The main purpose of the flowers in our yard is to attract butterflies and humming birds. We prefer the native plants that are easier to maintain and require less water, but also use other flowers. Tropical sage (Salvia coccinea), of the mint family, blooms all year and attracts hummingbirds and butterflies.
|Blanket flower (Gaillardia pulchella), a native wildflower, reseeds itself quite well. The center flower has a bee with its legs heavily coated with pollen.|
Spiders are in the order Araneida, in the class Arachnida, phylum Arthropoda, which includes about 36,000 species in the 11 orders. These are a few of the many we found in our yard. Orchard spider (Lecauge mabelae), is a typical orb weaver belonging to the family Araneidae. They have very bright patches of red on their underbodies. They make webs, usually in layers with several different sized members of the same species.
|Thorny orb-weaver spider (Gasteracantha cancriformis) is one of two common orb-weavers that have bodies decorated with bizarre thorns. The other (Micrathena gracilis) is triangular and yellow. I often watched this one feed on small gnats that flew into its web. The tiny (3/8 inch) spider hangs upside down in the center of its web, drops down on a line, grabs the gnat, and zooms back up to the center. It makes several long white lines radiating out from the center of its daily constructed web.|
|Garbage-line spider (Cyclosa conica? sp?) in the orange tree where I first noticed the thorny spider. The spider itself is somewhere in the middle of the vertical white stripe, called a stabilmentum, containing remains of other insects and debris.|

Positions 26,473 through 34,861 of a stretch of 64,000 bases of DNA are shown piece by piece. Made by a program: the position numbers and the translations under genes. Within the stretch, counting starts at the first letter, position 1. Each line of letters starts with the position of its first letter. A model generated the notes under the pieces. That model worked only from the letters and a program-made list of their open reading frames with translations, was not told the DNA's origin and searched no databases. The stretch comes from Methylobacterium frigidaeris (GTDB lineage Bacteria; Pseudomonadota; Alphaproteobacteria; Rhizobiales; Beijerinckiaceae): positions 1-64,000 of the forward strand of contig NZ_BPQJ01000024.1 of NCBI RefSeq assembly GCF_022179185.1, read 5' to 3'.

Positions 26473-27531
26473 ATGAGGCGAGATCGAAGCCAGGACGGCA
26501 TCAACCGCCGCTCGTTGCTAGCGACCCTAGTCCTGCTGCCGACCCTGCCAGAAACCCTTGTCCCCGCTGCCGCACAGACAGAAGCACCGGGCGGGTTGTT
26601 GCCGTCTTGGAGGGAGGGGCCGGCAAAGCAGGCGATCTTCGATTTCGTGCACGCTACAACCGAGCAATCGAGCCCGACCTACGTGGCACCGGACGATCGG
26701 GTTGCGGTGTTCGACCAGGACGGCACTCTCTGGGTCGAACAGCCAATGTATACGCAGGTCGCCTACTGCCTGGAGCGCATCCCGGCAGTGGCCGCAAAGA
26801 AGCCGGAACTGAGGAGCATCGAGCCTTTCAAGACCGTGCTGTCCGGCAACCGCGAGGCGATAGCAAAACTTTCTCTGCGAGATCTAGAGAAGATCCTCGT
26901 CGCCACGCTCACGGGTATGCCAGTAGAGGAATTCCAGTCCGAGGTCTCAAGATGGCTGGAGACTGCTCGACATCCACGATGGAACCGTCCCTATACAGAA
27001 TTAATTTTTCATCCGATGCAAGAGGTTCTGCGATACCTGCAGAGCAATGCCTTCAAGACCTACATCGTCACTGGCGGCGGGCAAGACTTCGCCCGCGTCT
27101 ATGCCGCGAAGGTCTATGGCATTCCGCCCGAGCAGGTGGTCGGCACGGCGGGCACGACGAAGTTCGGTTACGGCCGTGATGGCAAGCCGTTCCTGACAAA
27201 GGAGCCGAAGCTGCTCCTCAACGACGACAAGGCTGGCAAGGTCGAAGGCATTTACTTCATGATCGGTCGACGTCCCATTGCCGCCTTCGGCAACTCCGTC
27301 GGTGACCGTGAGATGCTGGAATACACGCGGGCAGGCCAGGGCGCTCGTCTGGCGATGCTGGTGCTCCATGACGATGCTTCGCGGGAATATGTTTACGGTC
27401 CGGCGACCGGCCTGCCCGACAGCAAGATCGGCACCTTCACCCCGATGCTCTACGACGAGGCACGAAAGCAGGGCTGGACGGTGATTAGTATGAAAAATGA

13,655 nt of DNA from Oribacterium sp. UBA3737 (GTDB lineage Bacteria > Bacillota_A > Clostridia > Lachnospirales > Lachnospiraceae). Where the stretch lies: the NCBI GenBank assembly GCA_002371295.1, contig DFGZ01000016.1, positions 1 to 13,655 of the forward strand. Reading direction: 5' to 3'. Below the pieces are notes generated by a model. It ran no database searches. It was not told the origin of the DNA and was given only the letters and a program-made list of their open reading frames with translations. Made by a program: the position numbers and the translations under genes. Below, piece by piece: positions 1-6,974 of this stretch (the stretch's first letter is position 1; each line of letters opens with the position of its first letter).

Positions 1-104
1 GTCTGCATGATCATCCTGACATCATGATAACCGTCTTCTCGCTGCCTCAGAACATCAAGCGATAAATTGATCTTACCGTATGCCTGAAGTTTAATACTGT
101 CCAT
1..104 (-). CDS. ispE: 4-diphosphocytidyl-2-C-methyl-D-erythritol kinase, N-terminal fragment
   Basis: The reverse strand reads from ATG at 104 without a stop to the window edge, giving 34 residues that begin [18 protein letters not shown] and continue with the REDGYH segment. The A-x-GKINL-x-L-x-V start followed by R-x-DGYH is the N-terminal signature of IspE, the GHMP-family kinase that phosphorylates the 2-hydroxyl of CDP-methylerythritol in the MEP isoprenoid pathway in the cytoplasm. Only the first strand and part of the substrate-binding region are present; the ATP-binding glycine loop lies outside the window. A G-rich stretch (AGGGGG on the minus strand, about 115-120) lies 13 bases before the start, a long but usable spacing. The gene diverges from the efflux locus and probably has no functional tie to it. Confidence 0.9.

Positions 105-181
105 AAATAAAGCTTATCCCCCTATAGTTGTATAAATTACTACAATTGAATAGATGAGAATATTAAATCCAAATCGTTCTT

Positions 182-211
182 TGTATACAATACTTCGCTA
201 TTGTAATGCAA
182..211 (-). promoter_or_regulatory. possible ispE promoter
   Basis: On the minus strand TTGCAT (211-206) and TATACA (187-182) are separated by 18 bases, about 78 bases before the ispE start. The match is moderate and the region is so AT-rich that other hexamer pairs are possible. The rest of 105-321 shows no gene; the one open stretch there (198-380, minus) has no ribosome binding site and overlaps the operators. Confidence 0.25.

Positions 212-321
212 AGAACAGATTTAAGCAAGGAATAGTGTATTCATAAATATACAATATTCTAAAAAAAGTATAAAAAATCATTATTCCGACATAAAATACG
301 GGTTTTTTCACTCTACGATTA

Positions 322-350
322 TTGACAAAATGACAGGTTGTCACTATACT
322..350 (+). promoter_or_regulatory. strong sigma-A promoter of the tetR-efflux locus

|Net Casting Spider (Deinopidae Dienopis), one of four genera, on the carport trellis amongst the tangle of vines. Also called an Ogre-faced spider (due to its large eyes) or a Stick spider. It captures prey by weaving a sort of net and tosses it out with its legs. It does its hunting at night.|
Four groups of reptiles occur in our area in Florida: alligators, turtles (including tortoises), lizards, and snakes. There have been no sightings of gators in our yard since we are located over one mile from a waterway. Before the woods located behind us was developed for housing, we were visted by a gopher tortoise and a few box turtles, including a tiny hatchling found in one of our gardens.
We have also had several sightings of the unusual Worm Lizard (Rhineura floridana), called an amphisbaenian, Greek, meaning "one that goes in both directions." Another resident is the Southern Black Racer (Coluber constrictor priapus) which does not kill its prey by constriction; it swallows its prey alive.
|Green Anole (Anolis carolinensis). We have many anoles in our yard since we try to not use pesticides that may harm them. Of course, this gives them more insects for food, but they are very interesting and entertaining|
|Cuban Brown Anole (Anolis sagrei sagrei). It is presumed that
this West Indies anole was introduced to Florida by landscapers in the
early 1970s through tropical plants containing egg of the
Occasionally we see a blue-tailed skink (pictured on right).